In season two, Grievous forcibly boards a Republic cruiser and captures Eeth Koth. Obi-Wan, Anakin and Adi Gallia embark on a mission to rescue Koth and apprehend Grievous.[13] Obi-Wan duels Grievous to a stalemate and pursues him to Saleucami. Although Anakin and Gallia succeed in freeing Koth, Grievous escapes once again.[16][g]

In season three, Grievous and Asajj Ventress lead an attack on the Republic's cloning facilities on Kamino. Grievous defeats Obi-Wan but Anakin and the clones prevent Ventress from securing the DNA sample of the clones' template, forcing the Separatists to retreat.[35][g] Grievous later dispatches a group of infiltrator droids to stage a bombing on the Galactic Senate on Coruscant to sabotage a peace agreement between the Republic and the Separatists.[36]

In season four, Grievous attempts to invade Naboo but is captured by the Gungan army. He is freed in a prisoner exchange after Dooku captures Anakin.[37] Grievous later attacks a Republic cruiser and defeats Gallia, though a rescue team led by Plo Koon frees her from captivity.[38] After Dooku betrays Ventress, he sends Grievous to Dathomir to eliminate Ventress and the Nightsister clan. The droid armies massacre the undead Nightsister forces while Grievous briefly duels Ventress before turning his attention to Mother Talzin. Grievous foils Talzin's voodoo spell against Dooku and kills Daka, the leader of the Nightsisters.[39] Grievous is later seen on Serenno listening to Dooku's concerns about Savage Opress and a disturbance in the Force.[40]

In season five, Grievous defeats the Republic fleet led by Obi-Wan and wins the battle for control over the Florrum system.[41] Grievous launches a full-scale attack on Florrum and captures pirate leader Hondo Ohnaka. When Ahsoka and a group of younglings free Hondo, Grievous pursues and outmatches the Jedi, forcing them to flee.[42] Grievous appears via hologram when the Jedi attempt to decode his transmission regarding an impending Separatist plot.[43]

In the seventh and final season, Grievous leads the Separatist fleet during the Battle of Coruscant after he kidnaps Chancellor Palpatine.[44][h] An unfinished story arc also sees Grievous attempt to obtain a giant kyber crystal on Utapau. Although Grievous defeats Obi-Wan, Anakin manages to destroy the crystal.[45][46]

The Bad Batch (2021–present)

Towards the end of the Clone Wars, General Grievous escapes from the Battle of Coruscant after his attempt to kidnap Chancellor Palpatine is thwarted by Obi-Wan Kenobi and Anakin Skywalker. Retreating into the outer rim, Grievous orders his Separatist armies to mount a counterattack against Republic forces across the galaxy.[47][i]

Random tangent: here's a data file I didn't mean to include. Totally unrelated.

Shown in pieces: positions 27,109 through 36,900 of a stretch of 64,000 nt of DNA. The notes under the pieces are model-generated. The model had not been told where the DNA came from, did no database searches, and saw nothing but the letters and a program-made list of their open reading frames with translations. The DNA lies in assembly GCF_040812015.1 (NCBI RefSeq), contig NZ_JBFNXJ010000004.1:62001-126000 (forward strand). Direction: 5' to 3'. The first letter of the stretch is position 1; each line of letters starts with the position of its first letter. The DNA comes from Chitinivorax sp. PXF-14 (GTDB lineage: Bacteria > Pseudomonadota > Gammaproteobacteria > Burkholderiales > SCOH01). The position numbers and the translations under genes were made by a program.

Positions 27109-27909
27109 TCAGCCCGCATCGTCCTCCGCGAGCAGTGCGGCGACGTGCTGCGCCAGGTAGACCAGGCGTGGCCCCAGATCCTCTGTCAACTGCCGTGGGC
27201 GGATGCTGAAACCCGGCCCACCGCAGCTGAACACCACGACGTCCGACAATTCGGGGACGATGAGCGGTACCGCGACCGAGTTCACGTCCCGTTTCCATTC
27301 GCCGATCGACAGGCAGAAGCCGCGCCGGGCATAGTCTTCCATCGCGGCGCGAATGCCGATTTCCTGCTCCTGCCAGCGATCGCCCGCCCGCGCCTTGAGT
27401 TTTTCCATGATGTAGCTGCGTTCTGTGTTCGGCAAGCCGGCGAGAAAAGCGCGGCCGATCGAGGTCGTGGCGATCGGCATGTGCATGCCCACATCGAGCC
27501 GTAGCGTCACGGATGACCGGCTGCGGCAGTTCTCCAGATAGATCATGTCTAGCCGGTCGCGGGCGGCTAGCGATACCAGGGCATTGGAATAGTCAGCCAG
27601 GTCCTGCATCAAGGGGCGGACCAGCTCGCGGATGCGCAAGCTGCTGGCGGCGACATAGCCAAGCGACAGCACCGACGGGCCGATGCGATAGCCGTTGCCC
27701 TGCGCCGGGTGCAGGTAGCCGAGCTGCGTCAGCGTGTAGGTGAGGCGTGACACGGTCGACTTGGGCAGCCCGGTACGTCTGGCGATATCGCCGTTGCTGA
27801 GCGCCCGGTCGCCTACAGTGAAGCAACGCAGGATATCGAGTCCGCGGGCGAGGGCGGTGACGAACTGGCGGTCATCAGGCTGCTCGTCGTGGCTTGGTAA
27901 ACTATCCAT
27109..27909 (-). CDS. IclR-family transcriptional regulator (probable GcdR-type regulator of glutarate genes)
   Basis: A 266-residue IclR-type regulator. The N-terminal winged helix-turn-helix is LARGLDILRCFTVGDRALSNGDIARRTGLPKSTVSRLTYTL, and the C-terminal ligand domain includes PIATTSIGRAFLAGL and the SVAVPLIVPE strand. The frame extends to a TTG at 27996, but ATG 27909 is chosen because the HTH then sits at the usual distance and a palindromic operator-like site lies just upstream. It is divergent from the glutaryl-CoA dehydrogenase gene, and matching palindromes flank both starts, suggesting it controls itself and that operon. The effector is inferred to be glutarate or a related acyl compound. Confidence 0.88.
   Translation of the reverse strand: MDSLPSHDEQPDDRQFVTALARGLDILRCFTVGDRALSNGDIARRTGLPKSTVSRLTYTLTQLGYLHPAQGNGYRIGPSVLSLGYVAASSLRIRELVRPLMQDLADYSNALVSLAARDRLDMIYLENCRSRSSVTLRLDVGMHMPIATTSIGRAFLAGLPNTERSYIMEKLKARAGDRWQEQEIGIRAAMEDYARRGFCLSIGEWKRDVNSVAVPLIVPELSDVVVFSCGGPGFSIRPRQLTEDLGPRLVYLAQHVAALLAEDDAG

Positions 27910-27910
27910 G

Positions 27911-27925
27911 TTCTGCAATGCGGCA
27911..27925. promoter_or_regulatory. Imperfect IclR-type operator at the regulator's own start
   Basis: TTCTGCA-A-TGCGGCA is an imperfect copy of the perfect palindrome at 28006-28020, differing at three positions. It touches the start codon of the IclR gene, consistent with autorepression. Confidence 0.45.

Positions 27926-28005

Comics

General Grievous appears in the four-issue comic book Star Wars: Darth Maul–Son of Dathomir, an unproduced story arc originally intended for the sixth season of The Clone Wars. Grievous is sent by Count Dooku to hunt down the rogue Sith Lord Darth Maul, who has become a threat to Darth Sidious' plans. On Zanbar, Grievous defeats Maul and forces him to flee while the droid armies overwhelm Maul's Mandalorian Death Watch forces. Grievous and Dooku are later lured into a trap by Maul and Mother Talzin to draw out Sidious. Grievous escapes and rejoins Sidious in attacking Dathomir, where Talzin sacrifices herself to help Maul escape before she is killed by Grievous.[48]

Legends

With the 2012 acquisition of Lucasfilm by The Walt Disney Company, most of the licensed Star Wars novels and comics produced since the original 1977 film were rebranded as Star Wars Legends and declared non-canon to the franchise in April 2014.[49][50][51][52]

Clone Wars (2003–2005)

 
General Grievous as originally depicted in Clone Wars

General Grievous makes his first ever appearance in the season two finale.[5] He leads the Separatist droid armies on the planet Hypori as they surround a group of seven Jedi, comprising Masters Ki-Adi-Mundi, Shaak Ti, Daakman Barrek, and K'Kruhk; and Knights Aayla Secura, Tarr Seirr and Sha'a Gi. Grievous elects to face the Jedi alone and easily bests and kills most of them.[21] Before Grievous can finish off Mundi, a squadron of clone ARC troopers arrives to extract the surviving Jedi. Grievous collects the lightsabers of the fallen Jedi as trophies.[53]

In season three, set three years later, Grievous attacks Coruscant in an attempt to kidnap Chancellor Palpatine.[18][54] The Jedi Masters defending the Chancellor include Shaak Ti, Roron Corobb and Foul Moudama.[22] Grievous kills Corobb and Moudama, defeats Ti yet again, and manages to capture Palpatine.[20] As Grievous boards his escape shuttle, Jedi Master Mace Windu arrives and uses the Force to crush Grievous' chestplate, severely damaging his internal organs and giving him his distinctive cough.[5][h]